No single name curdles the blood of space enthusiasts like that of Jeffrey Bell. The University of Hawaii professor and "recovering pro-space activist" often lends a cynical commentary that douses water on the dreams of NASA-lovers and NewSpacers alike. While I can't say that I always agree with Dr. Bell, he crafts a rational argument and often serves to inject a dose of harsh reality into the kool-aid drinkers who deal effective setbacks to space programs by peddling unrealistic fantasies.
In his new piece, Jeffrey Bell strikes back at the “Cult of the DynaSoar,” the aviation enthusiasts who lament the cancellation of the Air Force spaceplane program of the 50’s and 60’s. I will admit that I would probably be labeled as a member of the DynaSoar cult, based on my past polemics about how we needed the X-20, or something like it, to blaze the trail for the operational Space Shuttle. Part of it stems from a desire I share with Dr. Bell, the belief that a small-scale spaceplane demo would have steered decision-makers away from many ill-fated design choices during the Space Shuttle program. Another part of it stemmed from my lack of appreciation for how ineffective the DynaSoar thermal management system was. I didn’t read about the silicon coatings or the liquid hydrogen tank that was essential to keep the cabin cool until Jeff Bell brought attention to them.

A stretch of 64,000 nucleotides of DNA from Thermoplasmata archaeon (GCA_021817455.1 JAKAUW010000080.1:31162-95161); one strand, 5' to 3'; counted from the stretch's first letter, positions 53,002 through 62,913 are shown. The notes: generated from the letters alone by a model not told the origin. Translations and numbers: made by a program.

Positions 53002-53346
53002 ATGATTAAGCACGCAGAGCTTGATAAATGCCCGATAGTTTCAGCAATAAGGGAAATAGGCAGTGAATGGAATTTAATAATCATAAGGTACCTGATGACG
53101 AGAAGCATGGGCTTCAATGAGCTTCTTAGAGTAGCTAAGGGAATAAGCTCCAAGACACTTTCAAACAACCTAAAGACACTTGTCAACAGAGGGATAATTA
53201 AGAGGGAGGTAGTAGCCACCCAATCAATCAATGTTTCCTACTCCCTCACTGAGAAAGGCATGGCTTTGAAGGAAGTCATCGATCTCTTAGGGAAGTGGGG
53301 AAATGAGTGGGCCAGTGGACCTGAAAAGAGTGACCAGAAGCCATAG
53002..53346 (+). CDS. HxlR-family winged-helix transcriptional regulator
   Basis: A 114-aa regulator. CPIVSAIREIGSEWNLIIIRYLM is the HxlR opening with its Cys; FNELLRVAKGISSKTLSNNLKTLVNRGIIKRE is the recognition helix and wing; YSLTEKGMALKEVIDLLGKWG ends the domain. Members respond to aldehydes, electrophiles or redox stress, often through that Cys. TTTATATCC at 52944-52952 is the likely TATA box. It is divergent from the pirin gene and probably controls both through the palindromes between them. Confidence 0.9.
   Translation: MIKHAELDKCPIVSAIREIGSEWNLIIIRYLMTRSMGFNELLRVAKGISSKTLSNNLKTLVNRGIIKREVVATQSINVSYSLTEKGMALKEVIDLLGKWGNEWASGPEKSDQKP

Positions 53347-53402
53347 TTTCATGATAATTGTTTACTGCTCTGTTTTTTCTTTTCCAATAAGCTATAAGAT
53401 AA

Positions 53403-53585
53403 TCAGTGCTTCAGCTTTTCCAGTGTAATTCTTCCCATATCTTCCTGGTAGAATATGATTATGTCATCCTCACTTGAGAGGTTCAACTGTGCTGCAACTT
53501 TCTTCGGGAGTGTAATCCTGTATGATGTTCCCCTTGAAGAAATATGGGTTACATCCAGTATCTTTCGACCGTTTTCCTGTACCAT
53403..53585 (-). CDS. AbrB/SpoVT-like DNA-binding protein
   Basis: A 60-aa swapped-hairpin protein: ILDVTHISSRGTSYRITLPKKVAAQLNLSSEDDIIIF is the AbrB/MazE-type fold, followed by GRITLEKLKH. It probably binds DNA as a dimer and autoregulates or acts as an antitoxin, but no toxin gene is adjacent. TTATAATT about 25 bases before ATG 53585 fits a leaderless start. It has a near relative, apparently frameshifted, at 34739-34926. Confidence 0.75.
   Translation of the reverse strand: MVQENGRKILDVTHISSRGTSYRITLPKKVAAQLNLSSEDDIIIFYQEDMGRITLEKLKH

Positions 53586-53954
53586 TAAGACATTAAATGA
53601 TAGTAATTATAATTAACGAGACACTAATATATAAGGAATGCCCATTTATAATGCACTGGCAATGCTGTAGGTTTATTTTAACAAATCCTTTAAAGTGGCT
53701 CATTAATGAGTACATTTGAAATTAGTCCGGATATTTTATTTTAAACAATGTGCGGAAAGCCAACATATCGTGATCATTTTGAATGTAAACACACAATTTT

Admittedly, DynaSoar was clearly an extreme example of undisciplined requirements creep leading to the death of an acquisition program. Conceived as a suborbital bomber, it evolved through four stages into an orbital spaceplane. The personnel who set goals for the DynaSoar program must have been unaware of the materials science realities of the time. It was a shining example of how a bad acquisition program is run.
If DynaSoar would have served as an example of how not to build a reusable spacecraft, and if the wing loading (and low heat loading) when it hits the atmosphere. It would be able to get away with a robust metallic thermal protection system because it would be so “fluffy” that heating would be reduced. That was one of many goals in the X-33 program. And because I brought up X-33, that will undoubtedly be the subject of Jeff Bell’s next polemic.has served as an example of how not to build a reusable spacecraft, then what approaches are left to try? The shuttle’s thermal protection system is effective but fragile. DynaSoar’s thermal protection system was impractical but robust. But Shuttle and DynaSoar are both examples of what would be called “dense” reentry vehicles. Perhaps the solution is to design a vehicle that carries its propellant tanks to orbit, ensuring that it will have a low